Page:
Conversations at Cambridge

Front Cover
 

What people are saying - Write a review

We haven't found any reviews in the usual places.

Other editions - View all

Common terms and phrases

Popular passages

Page 23 - I care not, fortune, what you me deny ; You cannot rob me of free nature's grace ; You cannot shut the windows of the sky, Through which Aurora shows her brightening face, You cannot bar my constant feet to trace The woods and lawns, by living stream, at eve : Let health my nerves and finer fibres brace, And I their toys to the great children leave : Of fancy, reason, virtue, nought can me bereave.
Page 79 - Here let me careless and unthoughtful lying, Hear the soft winds above me flying With all their wanton boughs dispute, And the more tuneful birds to both replying, Nor be myself too mute.
Page 110 - Or let my lamp, at midnight hour, Be seen in some high lonely tower, Where I may oft out-watch the Bear...
Page 193 - O early ripe! to thy abundant store What could advancing age have added more? It might (what Nature never gives the young) Have taught the numbers of thy native tongue. But satire needs not those, and wit will shine Through the harsh cadence of a rugged line.
Page 149 - For men have entered into a desire of learning and knowledge, sometimes upon a natural curiosity and inquisitive appetite; sometimes to entertain their minds with variety and delight ; sometimes for ornament and reputation ; and sometimes to enable them to victory of wit and contradiction ; and most times for lucre and profession ; and seldom sincerely to give a true account of their gift of reason, to the benefit and use of men...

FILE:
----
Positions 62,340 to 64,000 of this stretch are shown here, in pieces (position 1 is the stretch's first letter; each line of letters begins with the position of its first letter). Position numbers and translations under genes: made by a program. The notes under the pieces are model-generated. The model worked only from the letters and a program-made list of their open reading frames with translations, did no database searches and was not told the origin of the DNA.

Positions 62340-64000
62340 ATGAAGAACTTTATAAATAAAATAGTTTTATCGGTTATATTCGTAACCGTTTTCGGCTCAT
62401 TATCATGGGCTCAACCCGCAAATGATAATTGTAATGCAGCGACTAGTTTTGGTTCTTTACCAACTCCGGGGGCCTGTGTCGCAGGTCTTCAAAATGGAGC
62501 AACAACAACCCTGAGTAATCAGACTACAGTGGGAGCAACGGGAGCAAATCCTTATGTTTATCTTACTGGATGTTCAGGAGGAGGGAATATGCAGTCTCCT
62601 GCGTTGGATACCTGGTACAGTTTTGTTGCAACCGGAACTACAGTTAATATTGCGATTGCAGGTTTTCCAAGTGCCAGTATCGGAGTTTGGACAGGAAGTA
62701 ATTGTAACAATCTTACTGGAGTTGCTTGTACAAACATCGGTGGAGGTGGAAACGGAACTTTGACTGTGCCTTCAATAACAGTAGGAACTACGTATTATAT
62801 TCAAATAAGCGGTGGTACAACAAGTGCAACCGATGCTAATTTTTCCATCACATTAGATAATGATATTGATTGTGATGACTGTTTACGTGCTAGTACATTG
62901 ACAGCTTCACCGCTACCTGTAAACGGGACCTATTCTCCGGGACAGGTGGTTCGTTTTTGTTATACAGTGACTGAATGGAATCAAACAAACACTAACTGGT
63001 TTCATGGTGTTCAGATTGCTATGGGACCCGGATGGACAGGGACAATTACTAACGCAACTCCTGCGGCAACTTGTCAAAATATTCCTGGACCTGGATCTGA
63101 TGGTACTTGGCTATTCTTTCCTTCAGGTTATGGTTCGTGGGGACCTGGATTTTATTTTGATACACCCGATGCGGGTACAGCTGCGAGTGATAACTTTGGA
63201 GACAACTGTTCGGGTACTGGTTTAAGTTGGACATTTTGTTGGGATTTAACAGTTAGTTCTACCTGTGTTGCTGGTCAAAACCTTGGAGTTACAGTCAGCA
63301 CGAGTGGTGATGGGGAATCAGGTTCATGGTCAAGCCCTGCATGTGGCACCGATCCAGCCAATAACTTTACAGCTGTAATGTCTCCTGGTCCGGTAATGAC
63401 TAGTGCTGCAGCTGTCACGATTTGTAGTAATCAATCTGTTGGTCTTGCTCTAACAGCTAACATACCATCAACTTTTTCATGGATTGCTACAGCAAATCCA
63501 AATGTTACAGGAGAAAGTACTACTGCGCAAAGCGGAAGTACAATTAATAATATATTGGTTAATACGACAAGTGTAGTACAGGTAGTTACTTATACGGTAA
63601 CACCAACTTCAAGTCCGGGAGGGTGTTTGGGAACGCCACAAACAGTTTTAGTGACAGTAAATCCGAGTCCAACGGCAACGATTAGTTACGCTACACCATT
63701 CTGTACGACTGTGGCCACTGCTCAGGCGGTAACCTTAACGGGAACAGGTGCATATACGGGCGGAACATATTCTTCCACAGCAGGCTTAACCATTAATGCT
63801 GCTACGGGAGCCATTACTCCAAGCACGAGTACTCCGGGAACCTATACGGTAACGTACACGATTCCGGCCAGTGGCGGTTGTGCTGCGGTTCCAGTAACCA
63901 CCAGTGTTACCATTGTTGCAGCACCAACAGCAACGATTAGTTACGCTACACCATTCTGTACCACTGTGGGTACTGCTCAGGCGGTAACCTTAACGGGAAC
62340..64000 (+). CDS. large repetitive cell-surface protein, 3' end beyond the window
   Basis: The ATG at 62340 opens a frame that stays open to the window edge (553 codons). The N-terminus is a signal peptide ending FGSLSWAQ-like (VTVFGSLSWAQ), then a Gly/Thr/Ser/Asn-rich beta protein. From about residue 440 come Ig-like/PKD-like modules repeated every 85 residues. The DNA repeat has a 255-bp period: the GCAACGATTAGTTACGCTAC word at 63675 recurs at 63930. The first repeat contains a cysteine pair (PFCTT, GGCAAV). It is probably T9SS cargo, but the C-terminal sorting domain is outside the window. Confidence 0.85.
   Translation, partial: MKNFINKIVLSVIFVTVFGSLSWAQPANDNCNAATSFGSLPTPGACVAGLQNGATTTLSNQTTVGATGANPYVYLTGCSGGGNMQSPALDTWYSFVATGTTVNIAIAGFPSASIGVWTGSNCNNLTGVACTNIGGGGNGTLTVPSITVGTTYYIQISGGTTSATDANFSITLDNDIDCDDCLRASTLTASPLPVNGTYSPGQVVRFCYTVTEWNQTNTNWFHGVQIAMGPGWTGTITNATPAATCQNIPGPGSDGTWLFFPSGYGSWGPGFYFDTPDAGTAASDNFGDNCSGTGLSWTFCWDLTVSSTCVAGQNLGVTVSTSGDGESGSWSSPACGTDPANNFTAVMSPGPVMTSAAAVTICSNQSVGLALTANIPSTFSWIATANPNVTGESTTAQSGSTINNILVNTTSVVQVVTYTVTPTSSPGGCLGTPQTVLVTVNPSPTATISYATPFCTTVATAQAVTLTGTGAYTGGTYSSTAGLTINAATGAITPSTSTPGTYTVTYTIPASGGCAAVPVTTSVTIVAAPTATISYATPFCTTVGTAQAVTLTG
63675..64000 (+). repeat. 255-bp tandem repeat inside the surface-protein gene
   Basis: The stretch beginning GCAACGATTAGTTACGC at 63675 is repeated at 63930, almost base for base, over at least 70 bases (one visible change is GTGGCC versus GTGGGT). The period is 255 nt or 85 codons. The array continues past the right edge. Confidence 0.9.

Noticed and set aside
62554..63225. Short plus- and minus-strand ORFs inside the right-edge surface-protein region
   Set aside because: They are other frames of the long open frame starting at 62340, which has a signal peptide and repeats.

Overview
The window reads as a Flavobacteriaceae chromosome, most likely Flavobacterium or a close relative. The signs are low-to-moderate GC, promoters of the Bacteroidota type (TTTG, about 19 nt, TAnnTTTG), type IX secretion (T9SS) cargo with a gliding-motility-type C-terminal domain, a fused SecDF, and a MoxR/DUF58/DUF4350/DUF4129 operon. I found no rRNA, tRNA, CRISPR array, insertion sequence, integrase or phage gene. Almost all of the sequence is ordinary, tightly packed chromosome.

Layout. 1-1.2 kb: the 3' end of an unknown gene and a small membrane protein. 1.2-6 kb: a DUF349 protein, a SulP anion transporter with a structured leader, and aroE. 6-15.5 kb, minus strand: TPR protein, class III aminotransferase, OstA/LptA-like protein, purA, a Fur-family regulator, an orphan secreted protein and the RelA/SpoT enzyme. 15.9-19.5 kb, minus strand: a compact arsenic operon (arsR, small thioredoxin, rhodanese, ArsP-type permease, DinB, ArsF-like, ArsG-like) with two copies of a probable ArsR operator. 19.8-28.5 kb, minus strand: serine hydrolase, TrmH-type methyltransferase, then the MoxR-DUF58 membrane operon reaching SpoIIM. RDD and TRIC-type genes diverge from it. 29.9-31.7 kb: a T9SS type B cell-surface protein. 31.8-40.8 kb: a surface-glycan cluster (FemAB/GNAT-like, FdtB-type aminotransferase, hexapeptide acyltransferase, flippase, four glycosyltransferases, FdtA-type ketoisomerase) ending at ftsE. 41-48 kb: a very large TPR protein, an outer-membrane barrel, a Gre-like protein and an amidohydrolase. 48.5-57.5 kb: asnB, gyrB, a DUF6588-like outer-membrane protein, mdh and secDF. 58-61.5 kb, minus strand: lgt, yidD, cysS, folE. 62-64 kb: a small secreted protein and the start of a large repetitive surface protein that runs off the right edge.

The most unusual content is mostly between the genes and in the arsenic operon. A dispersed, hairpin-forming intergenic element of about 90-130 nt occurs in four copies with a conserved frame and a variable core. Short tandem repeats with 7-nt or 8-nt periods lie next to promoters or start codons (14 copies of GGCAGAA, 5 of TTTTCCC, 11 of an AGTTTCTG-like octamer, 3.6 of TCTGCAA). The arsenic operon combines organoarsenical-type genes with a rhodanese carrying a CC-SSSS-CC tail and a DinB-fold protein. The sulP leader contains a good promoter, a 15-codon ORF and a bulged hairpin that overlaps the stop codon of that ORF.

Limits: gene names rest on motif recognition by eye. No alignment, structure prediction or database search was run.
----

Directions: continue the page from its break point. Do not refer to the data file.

Page 63 - And now in age I bud again, After so many deaths I live and write; I once more smell the dew and rain, And relish versing: O my only light, It cannot be That I am he, On whom thy tempests fell all night.
Page 261 - To be of no Church is dangerous. Religion, of which the rewards are distant, and which is animated only by Faith and Hope, will glide by degrees out of the mind, unless it be invigorated and reimpressed by external ordinances, by stated calls to worship, and the salutary influence of example.
Page 149 - If therefore ye be loath to dishearten utterly and discontent, not the mercenary crew of false pretenders to learning, but the free and ingenuous sort of such as evidently were born to study and love learning for itself, not for lucre or any other end but the service of God and of truth, and perhaps that lasting fame and perpetuity of praise which God and good men have consented shall be the reward of those whose published labours advance the good of mankind...
Page 142 - Alas, sir ! a commonwealth ought to be but as one huge christian personage, one mighty growth and stature of an honest man, as big and compact in virtue as in body...
Page 47 - Unhappy White ! while life was in its spring,* And thy young muse just waved her joyous wing, The spoiler came ; and all thy promise fair Has sought the grave, to sleep for ever there. Oh ! what a noble heart was here undone, When Science...

Bibliographic information